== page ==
The previous post showed that most life on Earth is found in the tropics, where it is also being lost quickest. In this blog I discuss how the impacts of this are not evenly felt.
The greatest needs (continued)
The consequences of biodiversity loss and environmental decline can be severe. Developing country fisheries typically have no management data, yet supply food for so many millions of people and overlap with areas of high biodiversity. A recent study in Science found that fisheries in developing countries are in crisis — their abundance having been reduced on average by two thirds, giving rise to higher risk of ecosystem collapse and food insecurity for millions of people in coastal regions.
Meanwhile, 3.4bn people live in parts of the world where both freshwater sources and biodiversity are under threat; ecosystem health is a necessity for water security.
Traditionally, charities have focused on the humanitarian issues facing developing countries, but in reality it is vital to balance the needs of people and nature. As Carl Sagan said: “Anything else you’re interested in is not going to happen if you can’t breathe the air and drink the water.”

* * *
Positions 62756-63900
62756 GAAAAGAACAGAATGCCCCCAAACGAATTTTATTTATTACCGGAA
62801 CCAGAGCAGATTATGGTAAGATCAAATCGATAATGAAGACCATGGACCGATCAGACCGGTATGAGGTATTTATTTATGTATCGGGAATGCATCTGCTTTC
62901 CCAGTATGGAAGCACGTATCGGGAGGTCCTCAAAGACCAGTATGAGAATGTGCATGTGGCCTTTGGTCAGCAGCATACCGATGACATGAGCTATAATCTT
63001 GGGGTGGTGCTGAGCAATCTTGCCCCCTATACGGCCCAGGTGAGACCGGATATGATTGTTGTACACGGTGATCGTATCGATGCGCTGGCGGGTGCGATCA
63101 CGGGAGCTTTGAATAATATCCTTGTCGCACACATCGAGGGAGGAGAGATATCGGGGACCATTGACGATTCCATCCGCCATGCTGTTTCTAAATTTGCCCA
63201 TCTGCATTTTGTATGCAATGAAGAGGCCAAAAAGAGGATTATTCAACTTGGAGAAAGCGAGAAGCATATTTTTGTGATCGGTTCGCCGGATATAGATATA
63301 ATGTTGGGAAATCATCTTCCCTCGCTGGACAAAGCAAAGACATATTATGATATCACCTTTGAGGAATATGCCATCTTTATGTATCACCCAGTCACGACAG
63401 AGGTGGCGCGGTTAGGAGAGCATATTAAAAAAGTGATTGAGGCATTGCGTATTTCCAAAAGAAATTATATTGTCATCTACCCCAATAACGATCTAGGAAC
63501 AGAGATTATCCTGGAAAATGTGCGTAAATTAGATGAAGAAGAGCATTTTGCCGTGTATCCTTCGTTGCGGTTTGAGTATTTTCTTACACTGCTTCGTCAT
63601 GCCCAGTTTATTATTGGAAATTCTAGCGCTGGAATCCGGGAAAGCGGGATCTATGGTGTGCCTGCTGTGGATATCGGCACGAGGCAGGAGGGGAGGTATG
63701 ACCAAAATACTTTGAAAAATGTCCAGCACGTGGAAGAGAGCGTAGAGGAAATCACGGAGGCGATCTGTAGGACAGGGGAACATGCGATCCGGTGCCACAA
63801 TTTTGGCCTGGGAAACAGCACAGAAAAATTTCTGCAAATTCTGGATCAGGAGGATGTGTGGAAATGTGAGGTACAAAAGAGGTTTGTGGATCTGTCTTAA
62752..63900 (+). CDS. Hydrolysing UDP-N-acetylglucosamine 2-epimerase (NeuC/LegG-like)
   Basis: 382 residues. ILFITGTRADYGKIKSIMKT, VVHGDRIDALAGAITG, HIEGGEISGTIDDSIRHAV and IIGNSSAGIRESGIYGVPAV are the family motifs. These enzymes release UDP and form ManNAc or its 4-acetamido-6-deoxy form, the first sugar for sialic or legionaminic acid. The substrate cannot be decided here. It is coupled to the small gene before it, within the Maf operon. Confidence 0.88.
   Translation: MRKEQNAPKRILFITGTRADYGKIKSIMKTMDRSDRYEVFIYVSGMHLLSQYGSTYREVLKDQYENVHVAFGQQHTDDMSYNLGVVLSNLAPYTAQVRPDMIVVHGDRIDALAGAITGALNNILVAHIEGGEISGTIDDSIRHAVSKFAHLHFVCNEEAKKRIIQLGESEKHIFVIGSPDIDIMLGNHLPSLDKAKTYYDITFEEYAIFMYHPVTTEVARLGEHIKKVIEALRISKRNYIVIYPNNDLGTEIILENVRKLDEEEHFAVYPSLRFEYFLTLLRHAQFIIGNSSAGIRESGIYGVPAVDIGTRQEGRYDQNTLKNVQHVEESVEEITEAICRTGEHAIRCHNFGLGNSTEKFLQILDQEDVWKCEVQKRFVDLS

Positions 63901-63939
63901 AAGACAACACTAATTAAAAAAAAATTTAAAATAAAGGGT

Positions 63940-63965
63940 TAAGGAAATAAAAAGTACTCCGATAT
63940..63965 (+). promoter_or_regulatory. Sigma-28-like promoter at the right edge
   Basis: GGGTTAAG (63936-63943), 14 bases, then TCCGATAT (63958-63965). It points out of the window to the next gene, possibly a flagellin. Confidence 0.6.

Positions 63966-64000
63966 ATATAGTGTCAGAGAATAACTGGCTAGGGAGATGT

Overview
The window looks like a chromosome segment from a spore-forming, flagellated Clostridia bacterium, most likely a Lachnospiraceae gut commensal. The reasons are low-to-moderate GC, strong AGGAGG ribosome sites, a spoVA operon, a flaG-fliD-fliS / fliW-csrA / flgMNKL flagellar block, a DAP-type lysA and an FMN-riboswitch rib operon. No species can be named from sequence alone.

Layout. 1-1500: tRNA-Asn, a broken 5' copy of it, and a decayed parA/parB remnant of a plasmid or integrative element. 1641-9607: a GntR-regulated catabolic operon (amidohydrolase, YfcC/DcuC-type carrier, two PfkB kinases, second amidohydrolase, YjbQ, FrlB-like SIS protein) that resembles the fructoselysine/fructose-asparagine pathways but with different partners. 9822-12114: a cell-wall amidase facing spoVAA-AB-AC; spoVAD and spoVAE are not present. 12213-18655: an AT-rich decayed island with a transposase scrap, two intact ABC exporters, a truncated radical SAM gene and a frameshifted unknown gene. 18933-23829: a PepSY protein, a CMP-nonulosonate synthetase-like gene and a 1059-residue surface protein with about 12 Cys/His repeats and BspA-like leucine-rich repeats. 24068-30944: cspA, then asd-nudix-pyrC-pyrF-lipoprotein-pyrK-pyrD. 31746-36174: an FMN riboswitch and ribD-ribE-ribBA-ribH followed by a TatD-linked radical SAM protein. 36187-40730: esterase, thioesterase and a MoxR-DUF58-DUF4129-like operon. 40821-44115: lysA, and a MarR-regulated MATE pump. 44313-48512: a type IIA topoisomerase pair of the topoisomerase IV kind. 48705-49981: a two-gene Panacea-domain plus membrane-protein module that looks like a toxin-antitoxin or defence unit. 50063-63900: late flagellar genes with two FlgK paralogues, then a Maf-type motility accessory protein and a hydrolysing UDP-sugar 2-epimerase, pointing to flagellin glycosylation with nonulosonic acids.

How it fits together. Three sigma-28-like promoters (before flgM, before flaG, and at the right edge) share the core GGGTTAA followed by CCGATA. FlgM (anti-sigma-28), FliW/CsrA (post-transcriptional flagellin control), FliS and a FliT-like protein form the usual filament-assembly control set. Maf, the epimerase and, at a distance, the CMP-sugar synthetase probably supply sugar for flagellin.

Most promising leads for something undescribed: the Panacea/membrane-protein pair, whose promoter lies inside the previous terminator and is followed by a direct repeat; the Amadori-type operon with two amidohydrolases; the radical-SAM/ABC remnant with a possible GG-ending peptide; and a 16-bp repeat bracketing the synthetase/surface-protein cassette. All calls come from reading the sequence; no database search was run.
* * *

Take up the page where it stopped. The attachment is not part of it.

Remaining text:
Overlap of threats to human water security and biodiversity. Image: Vörösmarty et al, 2010 Nature
Addressing an unmet need
Paradoxically, in 2003 only £1 in every £8 spent on conservation went to developing countries. Fortunately, the pattern of giving from UK philanthropists is becoming less skewed. The Environmental Funders Network (EFN) which surveys environmental spending by UK trusts and foundations, finds that since 2007 roughly 40% of grants went to initiatives outside the UK and Europe. In the US, international funding amounts to just 29% of environmental grants.
However, our research on US and European foundation spending suggests that the pattern varies by ecosystem: roughly 70% of funding for marine conservation and almost 90% for freshwater biodiversity is spent in the Synchronicity Earth’s philanthropic objective is to address the needs unmet by such patterns of giving.
Read Why we support international conservation (Part 1)
Read Why we support international conservation (Part 3)